ARMOUR BRINGS THE RIFFS, THE RAFFS, THE EVERYTHING
Armour is 80s metal, man. Get used to it right now, before you check them out. But FUCK if it isn’t AWESOME at the same time. The song titles, the solos, the cover art – EVERYTHING is there on the Finns’ self-titled album, and it’s all really, really AWESOME. Well… the lyrics are kind of stupid, but who needs lyrics when you’ve got riffs and fist-pumping anthems, anyway?
First things first: Font man Vince Venom sounds a lot like Cam Pipes of 3 Inches Of Blood – who may have beat them to the punch by a couple of years – but Amour’s more than paid their dues. With a brash band of burly dudes who have already traded their wares in black metal bands (Satanic Warmaster, Horna, Blasphemous Evil, about twelve others), Armour might be a means of more stripped down, back-to-the-basics metal, but goddamn if they couldn’t fit right next to Tank, Accept, or W.A.S.P. But it doesn’t feel like a throwback – it sounds earnest, and the songs are, ultimately, AWESOME. Have I used “awesome” yet?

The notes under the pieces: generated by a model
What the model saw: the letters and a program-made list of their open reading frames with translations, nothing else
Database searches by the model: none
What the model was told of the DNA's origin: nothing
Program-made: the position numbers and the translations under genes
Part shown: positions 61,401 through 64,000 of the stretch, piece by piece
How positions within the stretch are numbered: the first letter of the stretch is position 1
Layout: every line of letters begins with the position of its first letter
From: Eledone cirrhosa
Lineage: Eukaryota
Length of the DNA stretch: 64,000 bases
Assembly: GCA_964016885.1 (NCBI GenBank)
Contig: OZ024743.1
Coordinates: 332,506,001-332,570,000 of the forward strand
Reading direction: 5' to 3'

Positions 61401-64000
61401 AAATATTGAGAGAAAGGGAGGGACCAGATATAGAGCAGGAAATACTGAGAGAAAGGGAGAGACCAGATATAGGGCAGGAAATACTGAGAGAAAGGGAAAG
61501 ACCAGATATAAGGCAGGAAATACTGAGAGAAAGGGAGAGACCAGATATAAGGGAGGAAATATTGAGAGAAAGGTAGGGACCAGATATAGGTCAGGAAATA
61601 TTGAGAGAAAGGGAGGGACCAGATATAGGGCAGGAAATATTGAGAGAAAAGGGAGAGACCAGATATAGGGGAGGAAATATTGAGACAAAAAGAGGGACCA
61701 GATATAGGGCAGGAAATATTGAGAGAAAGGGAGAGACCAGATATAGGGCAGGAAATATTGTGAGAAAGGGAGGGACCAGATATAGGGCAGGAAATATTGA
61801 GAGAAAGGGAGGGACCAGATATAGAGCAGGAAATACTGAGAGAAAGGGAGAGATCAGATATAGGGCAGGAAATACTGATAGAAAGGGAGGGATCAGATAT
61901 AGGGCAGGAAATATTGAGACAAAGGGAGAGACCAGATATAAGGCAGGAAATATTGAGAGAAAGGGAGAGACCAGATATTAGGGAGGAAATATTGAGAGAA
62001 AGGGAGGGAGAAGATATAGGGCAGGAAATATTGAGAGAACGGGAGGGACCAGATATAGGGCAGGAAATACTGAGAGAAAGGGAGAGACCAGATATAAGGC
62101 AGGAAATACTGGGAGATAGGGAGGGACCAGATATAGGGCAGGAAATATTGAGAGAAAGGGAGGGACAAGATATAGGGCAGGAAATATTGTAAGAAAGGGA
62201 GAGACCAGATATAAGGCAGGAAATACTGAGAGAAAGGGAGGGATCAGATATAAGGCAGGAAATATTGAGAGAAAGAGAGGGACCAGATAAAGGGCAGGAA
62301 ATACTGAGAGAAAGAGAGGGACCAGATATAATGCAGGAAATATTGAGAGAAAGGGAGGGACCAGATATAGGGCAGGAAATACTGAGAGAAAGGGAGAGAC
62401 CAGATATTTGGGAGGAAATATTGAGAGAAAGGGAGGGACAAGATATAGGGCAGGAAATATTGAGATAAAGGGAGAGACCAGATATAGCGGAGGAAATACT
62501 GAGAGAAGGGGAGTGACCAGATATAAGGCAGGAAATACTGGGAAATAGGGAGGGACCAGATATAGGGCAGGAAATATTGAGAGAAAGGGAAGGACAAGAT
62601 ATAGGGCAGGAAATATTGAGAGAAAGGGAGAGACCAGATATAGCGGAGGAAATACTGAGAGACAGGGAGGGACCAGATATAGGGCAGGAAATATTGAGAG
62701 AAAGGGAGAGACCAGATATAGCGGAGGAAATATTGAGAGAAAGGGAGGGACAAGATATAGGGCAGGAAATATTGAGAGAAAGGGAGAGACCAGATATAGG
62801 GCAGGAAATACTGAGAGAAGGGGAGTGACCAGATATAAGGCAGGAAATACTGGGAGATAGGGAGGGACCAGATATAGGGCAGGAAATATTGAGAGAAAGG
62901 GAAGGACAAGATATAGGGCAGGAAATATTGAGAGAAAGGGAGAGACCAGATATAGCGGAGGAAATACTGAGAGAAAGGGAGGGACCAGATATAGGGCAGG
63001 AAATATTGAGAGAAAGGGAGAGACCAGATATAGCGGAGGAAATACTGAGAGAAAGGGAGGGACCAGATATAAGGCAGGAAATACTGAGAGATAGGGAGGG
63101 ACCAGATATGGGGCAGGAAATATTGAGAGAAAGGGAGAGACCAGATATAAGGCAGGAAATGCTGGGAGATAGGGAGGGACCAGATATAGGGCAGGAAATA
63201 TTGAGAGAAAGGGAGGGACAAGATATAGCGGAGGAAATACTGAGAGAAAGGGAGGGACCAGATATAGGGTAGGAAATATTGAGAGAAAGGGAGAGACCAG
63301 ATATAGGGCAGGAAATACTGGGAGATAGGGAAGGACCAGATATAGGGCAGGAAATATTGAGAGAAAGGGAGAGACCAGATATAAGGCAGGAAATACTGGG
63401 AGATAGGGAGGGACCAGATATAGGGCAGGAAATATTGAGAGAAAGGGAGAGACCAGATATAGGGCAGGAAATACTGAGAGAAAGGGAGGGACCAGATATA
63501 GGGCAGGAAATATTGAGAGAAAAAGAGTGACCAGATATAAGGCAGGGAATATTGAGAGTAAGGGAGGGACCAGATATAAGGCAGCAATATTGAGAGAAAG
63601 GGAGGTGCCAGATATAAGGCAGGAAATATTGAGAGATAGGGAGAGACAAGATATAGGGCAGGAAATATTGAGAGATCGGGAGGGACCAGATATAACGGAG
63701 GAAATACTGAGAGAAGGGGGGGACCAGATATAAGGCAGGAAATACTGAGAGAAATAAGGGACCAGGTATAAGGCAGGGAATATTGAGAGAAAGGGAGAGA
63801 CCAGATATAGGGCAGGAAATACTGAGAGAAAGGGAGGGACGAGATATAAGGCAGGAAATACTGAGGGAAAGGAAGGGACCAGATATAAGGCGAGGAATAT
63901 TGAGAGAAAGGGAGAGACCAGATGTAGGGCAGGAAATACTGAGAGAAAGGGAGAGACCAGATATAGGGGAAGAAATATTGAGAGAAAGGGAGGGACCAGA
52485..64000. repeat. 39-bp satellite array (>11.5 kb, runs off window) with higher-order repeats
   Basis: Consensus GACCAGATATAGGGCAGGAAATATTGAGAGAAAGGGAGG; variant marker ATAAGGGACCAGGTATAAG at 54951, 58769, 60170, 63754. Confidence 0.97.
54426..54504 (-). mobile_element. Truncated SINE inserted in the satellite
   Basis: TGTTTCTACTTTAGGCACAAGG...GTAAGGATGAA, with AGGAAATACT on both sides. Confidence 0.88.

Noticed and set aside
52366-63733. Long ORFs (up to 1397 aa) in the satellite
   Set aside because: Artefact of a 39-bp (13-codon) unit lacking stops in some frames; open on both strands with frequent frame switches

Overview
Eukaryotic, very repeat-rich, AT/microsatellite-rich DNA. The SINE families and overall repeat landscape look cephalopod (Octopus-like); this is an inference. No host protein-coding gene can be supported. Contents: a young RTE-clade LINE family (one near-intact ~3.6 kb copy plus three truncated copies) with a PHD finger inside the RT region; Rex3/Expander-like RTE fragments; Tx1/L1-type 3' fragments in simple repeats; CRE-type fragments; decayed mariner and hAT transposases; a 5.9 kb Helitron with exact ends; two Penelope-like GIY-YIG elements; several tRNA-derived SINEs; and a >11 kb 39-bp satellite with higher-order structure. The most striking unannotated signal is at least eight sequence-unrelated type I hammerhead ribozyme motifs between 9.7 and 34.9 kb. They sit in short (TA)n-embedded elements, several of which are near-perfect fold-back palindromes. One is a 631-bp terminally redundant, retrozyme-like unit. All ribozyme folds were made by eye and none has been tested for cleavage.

At the end of the day, Armour seems more sincere than a plethora of throwback bands playing metal the way metal was played in its heyday, and that’s the reassuring and redeeming thing about this band. It’s not simply solos and imagery with Armour… they’ve got the songs, and songs are the final indicator of a quality band, right? When the band is singing on ”Satan’s Knights” or “The Time Is Right,” it’s more of a well-constructed musical moment, rife with solos, riffs, and singing, than the retreading of the past that so many bands littering the metal landscape nowadays are doing. And if these cats aren’t behind it 100%, then call me clueless, because at the end of the day, it seems like they care about construction, performance, and the almighty riff.
Ultimately, Armour should remind people why they like metal in the first place. While nobody’s going to win a spot as a Nobel Laureate with songs like “Sex Demon,” “Rock’n’Roll Tonite,” or “Heavy Metal Drinkers,” thank God, Satan, Buddha, Jesus, or whomever: metal’s meaning is in the music, not tongue-in-cheekery, and damned if we don’t like it that way. Listeners beware: whiplash may ensue, but it’s all in the name of metal with Armour.
(four and a half out of five horns)